• When the chilies are toasted and the water is boiling, drop the chilies in the boiling water, cover, remove from heat, and let steep for 20 minutes.
  • Drain the chilies, reserving 1/4 cup of the liquid. Discard the seeds and the skins as best you can (I was impatient and tried to do this while they were still kind of hot, which made it difficult). Throw the seeded, skinned chilies into a food processor, along with the reserved liquid, the Sriracha, and 2 TBS. of  the vegetable oil. Puree until smooth, using a spatula to wipe down the sides in between pulses.
  • Place a large pot with a lid on the stove and set a mesh strainer on top (or someone can hold it over the pot for you). Spoon the pureed chile mixture into the strainer and use a wooden spoon to force it through. At first it will seem like there’s not much to push through, but be persistent with the spoon, using a stirring motion, and eventually you’ll end up with a smooth puree at the bottom of the pot.
  • Add the can of tomato puree to the pot. Simmer the tomato/chili mixture over medium heat, 12-15 minutes or until thickened. I found the mixture to already be pretty thick and it started splattering everywhere like crazy (which is why the lid is helpful), so I didn’t simmer it for the full time – maybe only 10 minutes.
  • Heat the butter and the remaining Tablespoon of vegetable oil in a large sauté pan over medium-high heat. Add the onion and cook, stirring, for 6-7 minutes or until soft. Add the garlic and cook for 1 minute. Add the shrimp and cook for another minute, stirring, until they get some nice color on them. Add the tomato/chile mixture to the pan with the shrimp, onions, and garlic. Stir to combine and continue cooking until shrimp are cooked through. Sprinkle with chopped cilantro and serve over (or next to) rice and refried beans, and warmed corn tortillas. Makes 6-8 servings.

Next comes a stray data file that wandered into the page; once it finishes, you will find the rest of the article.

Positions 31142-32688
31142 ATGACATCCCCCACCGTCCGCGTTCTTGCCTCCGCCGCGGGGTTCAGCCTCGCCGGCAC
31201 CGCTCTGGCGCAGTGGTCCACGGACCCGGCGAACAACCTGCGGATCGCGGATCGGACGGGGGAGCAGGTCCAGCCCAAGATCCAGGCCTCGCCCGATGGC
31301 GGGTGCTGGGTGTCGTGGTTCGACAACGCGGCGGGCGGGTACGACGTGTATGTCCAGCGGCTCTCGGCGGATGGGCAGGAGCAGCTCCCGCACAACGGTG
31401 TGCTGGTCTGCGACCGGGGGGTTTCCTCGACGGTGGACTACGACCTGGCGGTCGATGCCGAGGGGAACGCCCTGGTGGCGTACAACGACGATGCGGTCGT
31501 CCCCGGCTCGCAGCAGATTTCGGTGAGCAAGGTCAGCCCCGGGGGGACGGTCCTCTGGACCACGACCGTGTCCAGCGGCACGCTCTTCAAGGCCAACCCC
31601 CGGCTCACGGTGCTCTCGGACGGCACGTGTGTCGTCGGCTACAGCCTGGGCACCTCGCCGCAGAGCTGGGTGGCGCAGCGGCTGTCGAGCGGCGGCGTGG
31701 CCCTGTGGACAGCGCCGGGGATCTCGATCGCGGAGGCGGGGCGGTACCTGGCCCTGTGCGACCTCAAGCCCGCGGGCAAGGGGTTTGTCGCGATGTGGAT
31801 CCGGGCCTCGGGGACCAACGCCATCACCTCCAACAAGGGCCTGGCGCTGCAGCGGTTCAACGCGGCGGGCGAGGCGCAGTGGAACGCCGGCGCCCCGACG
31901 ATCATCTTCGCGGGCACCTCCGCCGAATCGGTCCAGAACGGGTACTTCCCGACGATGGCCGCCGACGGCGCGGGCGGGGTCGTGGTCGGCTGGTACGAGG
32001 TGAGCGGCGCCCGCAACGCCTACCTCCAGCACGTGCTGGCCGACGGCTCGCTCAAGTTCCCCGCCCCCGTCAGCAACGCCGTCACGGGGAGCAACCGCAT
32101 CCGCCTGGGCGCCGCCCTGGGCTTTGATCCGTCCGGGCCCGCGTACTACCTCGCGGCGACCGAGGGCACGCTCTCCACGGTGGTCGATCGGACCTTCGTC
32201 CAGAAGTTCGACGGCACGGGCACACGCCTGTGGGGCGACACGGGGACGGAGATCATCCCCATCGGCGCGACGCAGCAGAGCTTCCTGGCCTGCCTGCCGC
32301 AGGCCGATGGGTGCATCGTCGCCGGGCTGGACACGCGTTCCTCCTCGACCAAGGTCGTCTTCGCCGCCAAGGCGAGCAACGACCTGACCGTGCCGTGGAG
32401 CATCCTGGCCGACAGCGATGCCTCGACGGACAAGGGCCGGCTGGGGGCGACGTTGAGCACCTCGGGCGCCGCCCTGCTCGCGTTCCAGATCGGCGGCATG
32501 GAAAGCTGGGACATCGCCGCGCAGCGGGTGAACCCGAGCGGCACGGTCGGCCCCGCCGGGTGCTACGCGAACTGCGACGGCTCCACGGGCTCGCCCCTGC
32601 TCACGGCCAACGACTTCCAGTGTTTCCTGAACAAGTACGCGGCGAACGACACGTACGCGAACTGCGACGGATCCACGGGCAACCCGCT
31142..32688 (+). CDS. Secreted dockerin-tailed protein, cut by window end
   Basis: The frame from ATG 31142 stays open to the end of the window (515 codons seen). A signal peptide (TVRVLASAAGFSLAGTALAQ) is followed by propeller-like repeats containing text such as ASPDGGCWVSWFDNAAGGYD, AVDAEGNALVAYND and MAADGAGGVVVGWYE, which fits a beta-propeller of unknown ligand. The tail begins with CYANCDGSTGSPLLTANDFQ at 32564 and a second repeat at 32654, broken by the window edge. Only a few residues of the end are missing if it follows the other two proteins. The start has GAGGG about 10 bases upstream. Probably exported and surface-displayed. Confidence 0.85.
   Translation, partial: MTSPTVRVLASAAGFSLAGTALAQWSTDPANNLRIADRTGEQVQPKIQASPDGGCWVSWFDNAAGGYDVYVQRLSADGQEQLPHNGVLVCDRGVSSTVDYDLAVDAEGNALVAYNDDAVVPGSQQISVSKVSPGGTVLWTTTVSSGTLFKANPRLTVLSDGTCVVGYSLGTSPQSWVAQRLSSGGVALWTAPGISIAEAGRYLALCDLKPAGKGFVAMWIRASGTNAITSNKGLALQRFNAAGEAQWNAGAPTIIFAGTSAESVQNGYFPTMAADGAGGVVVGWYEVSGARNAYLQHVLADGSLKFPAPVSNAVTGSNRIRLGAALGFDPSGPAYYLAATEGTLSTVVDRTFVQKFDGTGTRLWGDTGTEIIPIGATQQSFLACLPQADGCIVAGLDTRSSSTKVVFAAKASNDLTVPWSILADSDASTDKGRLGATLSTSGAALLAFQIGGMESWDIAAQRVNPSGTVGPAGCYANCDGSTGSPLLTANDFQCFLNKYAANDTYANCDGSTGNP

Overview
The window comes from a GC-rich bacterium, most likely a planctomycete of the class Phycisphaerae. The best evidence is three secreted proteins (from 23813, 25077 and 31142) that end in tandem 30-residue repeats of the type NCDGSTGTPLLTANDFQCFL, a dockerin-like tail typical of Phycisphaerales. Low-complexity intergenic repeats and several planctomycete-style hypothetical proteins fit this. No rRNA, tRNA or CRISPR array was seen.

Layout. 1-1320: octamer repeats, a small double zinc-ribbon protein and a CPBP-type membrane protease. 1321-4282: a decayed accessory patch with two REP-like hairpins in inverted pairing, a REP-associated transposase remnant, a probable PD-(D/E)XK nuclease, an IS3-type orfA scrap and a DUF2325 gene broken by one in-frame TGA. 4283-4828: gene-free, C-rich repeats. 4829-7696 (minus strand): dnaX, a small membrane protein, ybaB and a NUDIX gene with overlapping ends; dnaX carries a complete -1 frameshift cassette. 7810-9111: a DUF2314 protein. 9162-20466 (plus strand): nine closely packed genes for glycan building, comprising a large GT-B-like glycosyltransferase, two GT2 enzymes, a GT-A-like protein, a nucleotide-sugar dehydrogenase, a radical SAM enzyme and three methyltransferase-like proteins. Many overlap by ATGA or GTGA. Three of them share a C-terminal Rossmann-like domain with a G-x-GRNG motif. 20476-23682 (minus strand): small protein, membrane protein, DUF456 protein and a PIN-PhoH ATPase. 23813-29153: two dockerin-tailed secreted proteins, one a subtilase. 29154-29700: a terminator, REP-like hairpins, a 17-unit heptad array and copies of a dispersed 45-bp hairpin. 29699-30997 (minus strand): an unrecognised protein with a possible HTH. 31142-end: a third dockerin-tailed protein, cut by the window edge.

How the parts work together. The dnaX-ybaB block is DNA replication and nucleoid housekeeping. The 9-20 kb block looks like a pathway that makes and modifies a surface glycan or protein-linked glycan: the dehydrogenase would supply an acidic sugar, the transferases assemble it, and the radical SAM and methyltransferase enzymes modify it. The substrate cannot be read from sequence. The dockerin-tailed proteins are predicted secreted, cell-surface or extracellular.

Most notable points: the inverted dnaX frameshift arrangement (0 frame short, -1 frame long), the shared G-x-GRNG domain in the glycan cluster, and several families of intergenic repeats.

Spiced Roast Chicken Thighs & Browned Onion Kugel

I feel like I’ve been exposed to a variety of cuisines, from Ethiopian stew in Berkeley, California, to Sri Lankan fare in downtown Osaka, and a fiery Korean chicken dish straight from the source in Seoul. But it wasn’t until I was given browned onion Kugel as my side dish for the Recipe Swap this week that I realized I’d been missing out on the wide range of Jewish dishes out there! As I was researching Kugel (which seemed like a good place to start, since I didn’t even know how to pronounce it, let alone what was in it), I learned that there are both sweet and savory versions of this noodle pudding, and they involve egg noodles (or potatoes or Matzah), sour cream, cottage cheese, and eggs.  Even Smitten Kitchen has a Kugel recipe on her blog. Clearly, I’ve been out of the loop (or just not Jewish)! Once I did my research, I couldn’t stop thinking about my side dish. It sounded so comforting to me and I couldn’t wait to try it.